When I say I have a lot of passwords, I mean I have a lot of passwords. If you were to take a peek into my password manager, you’d see that I have close to 550 saved passwords.
It's safe to say that I am a prolific internet user, so this is not representative of more standard browsing habits. Even so, according to research by Nordpass, the average person has around 100 passwords for everything from services they use daily to accounts they’ve used once to access a webinar. That’s a lot – and every day that number grows.
In honor of World Password Day 2021, I’ve put together some of the considerations and steps I take to keep my passwords as secure as they can be.
Password managers: sin or salvation?
You might have expected me to delve straight in with the cardinal rules for creating rock solid passwords. But the truth is, if it’s hard to hack, it’s hard to remember, and when you have to store 100 of them in your already saturated mind, you’re fighting a losing battle. Most people – maybe not you, but most people – will fall back on what’s easy to remember and easy to crack.
Enter the humble password manager.
Used properly, password managers are an invaluable tool for any internet user. They’re great at creating long, complex passwords that you don’t have to remember. They also integrate easily into your browser and mobile device so you can create and store unique passwords at the click of a button.
Used without due care and attention, however, and they can end up spelling disaster, because they place all your proverbial eggs into one basket. If your master password – that one password to rule them all – is compromised, then everything else will be too. It’s a risk, but one that can be significantly mitigated by having a few additional measures in place.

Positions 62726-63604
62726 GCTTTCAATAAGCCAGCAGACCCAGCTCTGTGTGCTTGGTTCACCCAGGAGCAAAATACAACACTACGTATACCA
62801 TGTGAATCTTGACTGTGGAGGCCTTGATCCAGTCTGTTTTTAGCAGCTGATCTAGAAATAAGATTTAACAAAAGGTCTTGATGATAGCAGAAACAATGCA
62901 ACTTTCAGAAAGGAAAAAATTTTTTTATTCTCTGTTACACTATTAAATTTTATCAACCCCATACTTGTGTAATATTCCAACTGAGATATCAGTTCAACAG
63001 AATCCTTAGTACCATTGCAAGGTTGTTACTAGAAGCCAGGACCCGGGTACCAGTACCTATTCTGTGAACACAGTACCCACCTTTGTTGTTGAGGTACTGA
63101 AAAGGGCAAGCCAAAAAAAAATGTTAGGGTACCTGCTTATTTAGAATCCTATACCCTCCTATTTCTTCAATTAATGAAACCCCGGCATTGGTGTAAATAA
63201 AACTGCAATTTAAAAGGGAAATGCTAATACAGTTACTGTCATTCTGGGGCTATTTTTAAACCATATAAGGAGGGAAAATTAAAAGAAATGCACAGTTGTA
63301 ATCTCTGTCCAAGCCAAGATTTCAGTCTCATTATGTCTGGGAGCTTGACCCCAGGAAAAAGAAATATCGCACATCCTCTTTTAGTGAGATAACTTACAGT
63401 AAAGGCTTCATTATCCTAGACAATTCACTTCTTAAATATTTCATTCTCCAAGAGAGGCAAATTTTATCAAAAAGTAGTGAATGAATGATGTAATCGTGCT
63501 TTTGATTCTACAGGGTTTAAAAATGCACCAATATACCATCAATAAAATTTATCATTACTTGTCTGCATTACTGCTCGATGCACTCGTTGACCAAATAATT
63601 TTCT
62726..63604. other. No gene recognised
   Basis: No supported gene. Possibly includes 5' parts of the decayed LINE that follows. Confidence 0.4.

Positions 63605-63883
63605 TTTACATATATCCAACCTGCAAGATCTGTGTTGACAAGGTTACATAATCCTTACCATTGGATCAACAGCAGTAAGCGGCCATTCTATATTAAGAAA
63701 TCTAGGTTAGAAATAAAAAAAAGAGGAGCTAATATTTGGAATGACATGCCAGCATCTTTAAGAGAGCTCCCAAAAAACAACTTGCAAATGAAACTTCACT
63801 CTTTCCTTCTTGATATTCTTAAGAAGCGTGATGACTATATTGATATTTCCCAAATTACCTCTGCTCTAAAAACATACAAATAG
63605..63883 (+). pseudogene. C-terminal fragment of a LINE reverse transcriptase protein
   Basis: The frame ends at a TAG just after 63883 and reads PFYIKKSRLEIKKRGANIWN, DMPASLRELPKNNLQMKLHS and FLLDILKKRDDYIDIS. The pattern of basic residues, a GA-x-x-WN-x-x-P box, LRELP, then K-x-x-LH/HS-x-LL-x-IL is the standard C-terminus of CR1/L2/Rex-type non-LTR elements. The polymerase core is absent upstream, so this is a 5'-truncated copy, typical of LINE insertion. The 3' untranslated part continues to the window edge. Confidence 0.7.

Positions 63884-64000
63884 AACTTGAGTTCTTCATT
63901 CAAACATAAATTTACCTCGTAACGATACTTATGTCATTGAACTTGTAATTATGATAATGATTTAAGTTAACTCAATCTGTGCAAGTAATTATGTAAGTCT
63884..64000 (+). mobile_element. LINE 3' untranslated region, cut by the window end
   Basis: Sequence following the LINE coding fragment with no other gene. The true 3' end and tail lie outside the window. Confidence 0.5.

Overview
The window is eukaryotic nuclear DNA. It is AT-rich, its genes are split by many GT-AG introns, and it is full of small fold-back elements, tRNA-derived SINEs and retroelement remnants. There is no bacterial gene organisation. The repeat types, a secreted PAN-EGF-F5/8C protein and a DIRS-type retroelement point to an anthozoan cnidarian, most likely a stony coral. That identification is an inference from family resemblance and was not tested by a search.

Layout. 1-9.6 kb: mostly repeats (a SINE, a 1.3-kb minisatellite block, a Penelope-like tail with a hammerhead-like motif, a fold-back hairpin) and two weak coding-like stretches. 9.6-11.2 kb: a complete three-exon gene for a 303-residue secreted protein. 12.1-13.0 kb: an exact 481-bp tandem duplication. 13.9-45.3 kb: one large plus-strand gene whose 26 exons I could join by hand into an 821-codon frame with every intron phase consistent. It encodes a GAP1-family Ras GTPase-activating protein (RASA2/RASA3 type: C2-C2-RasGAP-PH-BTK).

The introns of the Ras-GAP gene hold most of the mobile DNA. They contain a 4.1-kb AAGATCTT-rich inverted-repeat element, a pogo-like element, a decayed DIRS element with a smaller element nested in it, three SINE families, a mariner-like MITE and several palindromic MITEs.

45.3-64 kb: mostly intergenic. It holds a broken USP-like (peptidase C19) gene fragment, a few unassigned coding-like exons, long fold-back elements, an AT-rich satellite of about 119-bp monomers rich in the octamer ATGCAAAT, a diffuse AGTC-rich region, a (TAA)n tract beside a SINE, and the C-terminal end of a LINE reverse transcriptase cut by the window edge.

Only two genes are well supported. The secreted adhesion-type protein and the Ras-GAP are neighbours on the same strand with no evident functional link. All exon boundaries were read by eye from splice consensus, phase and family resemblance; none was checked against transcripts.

Your password should contain...
Now we get to the bit about creating strong passwords. I won’t go into crypto-analysis, talk about keyspaces, or get dragged into an argument on password strengths. Instead, this cartoon sums up the obsession with “your password must contain…” better than I ever could:
My go-to solution for creating a hard-to-hack password is actually by using a passphrase, like a line from a book or a song complete with punctuation and capitalization. It’s easy for me to remember but very difficult to crack unless you’re specifically targeting me and know exactly what’s on my playlist or bookshelf.
I also change my master password (as well as my playlists and bookshelves) multiple times a year, just to add a bit of jeopardy to it all.
Layer up your security with multi-factor authentication
Now that you’ve figured out a strong master password for your password manager, I highly recommend adding another layer of security by using multi-factor authentication. This means that if your password is compromised, leaked or cracked, an attacker won’t be able to use it unless they also have access to your MFA.
The most common form of multi-factor authentication is the simple SMS code. Some would argue that SMS as MFA is broken and inherently insecure, but some protection is better than no protection if this is your only option. Ultimately, it still moves the goal posts for those with nefarious intentions. With any kind of MFA set up, an attacker would need to invest significantly more time and effort into specifically targeting you before accessing any of your accounts.